Reckless Driving in Connecticut

If you have been charged with reckless driving in the state of Connecticut, you might be stressed out about the potential consequences of this action.  Furthermore, you might be confused with why you are being charged with reckless driving, as recklessness is not clearly defined in the Connecticut General Statutes.  If you find yourself in this position, it is important that you educate yourself on the Connecticut reckless driving laws as well as the punishments for reckless driving.  You will then have a better understanding of what you are being charged with and why, which puts you in a better position to fight the charges.

In the state of Connecticut, there are several reckless driving violations that you can breach.  Connecticut law states that, “No person shall operate any motor vehicle upon any public highway of the state, or any road of any specially chartered municipal association or of any district organized under the provisions of chapter 105, a purpose of which is the construction and maintenance of roads and sidewalks, or in any parking area for ten cars or more or upon any private road on which a speed limit has been established in accordance with the provisions of section 14-218a or upon any school property recklessly, having regard to the width, traffic and use of such highway, road, school property or parking area, the intersection of streets and the weather conditions. The operation of a motor vehicle upon any such highway, road or parking area for ten cars or more at such a rate of speed as to endanger the life of any person other than the operator of such motor vehicle, or the operation, downgrade, upon any highway, of any motor vehicle with a commercial registration with the clutch or gears disengaged, or the operation knowingly of a motor vehicle with defective mechanism, shall constitute a violation of the provisions of this section. The operation of a motor vehicle upon any such highway, road or parking area for ten cars or more at a rate of speed greater than eighty-five miles per hour shall constitute a violation of the provisions of this section,” (Connecticut General Statutes Section 14-222).  If you commit one of the violations listed in the General Statutes, you will be driving recklessly and can be arrested.  However, because recklessness is not defined any further in the General Statutes, you can still be charged with reckless driving even if you did not commit one of the above violations.

Police officers have the right to pull you over if they feel that you are driving in a reckless manner. This could include driving while talking on a cell phone or texting, driving while eating, or driving while performing some other distracting task. Only if some type of distracting behavior causes you to drive erratically will a police officer intervene.  If you are pulled over for some type of erratic behavior not specifically mentioned in the General Statutes, the circumstances involving the situation will be taken into consideration by the police officer and will determine if you are charged with reckless driving or not.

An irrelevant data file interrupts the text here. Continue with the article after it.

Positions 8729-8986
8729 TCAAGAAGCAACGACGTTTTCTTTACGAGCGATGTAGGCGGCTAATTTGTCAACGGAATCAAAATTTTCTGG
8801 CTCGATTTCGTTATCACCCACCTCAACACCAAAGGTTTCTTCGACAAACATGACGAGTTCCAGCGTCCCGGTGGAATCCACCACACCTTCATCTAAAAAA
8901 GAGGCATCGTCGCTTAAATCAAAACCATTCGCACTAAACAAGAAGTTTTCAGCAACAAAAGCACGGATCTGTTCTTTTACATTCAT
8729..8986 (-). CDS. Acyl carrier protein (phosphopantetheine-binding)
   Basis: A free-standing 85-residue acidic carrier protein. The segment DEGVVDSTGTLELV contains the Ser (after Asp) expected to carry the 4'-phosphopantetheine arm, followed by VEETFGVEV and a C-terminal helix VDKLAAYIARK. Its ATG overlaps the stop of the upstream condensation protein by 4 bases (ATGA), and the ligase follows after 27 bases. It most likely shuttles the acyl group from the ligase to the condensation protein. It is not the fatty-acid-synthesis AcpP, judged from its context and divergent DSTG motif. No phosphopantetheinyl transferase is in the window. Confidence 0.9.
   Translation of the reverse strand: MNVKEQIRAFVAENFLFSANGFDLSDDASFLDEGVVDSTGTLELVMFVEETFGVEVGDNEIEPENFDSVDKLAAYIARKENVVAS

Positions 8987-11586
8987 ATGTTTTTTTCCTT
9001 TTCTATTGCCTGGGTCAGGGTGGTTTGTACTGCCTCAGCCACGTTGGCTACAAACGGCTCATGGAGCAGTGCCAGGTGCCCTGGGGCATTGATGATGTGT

If you are charged with reckless driving, the penalties can be severe.  For a first offense, you will receive a fine of between $100 and $300 and/or be imprisoned for up to 30 days.  For any subsequent reckless driving offense, you can again receive both a fine and a prison sentence.  The fine for a subsequent offense is up to $600, and the prison sentence can be for up to one year.  These are the penalties that you will receive from the court.  In addition, you will receive a suspension from the Department of Motor Vehicles (DMV).  For a first offense, you will receive a license suspension of at least 30 days, and for a subsequent offense the suspension is 60 days.  In some situations, for instance, if you are charged with a DUI, you can be eligible for a work permit, which allows you to drive to and from work during the license suspension.  This is designed to help you maintain your income.  However, there is no work permit available if you are convicted of reckless driving, and you will have to find alternative transportation every time you need to get somewhere.  If you choose to drive with a suspended license and are caught, the consequences become even worse.  You face more jail time, a larger fine, and a longer suspension of your license.

Reckless driving in Connecticut can lead to serious consequences.  If you have been arrested for reckless driving, you should contact a lawyer at Ruane Attorneys immediately.  Depending on the circumstances of your charge, a lawyer might be able to fight the charge or reduce your punishments, getting you the minimum fine or jail time.  By contacting Ruane Attorneys here, you can rest assured that you are getting the best defense for your case.

For information on reckless driving charges in the Commonwealth of Virginia visit our Virginia Reckless Driving page here.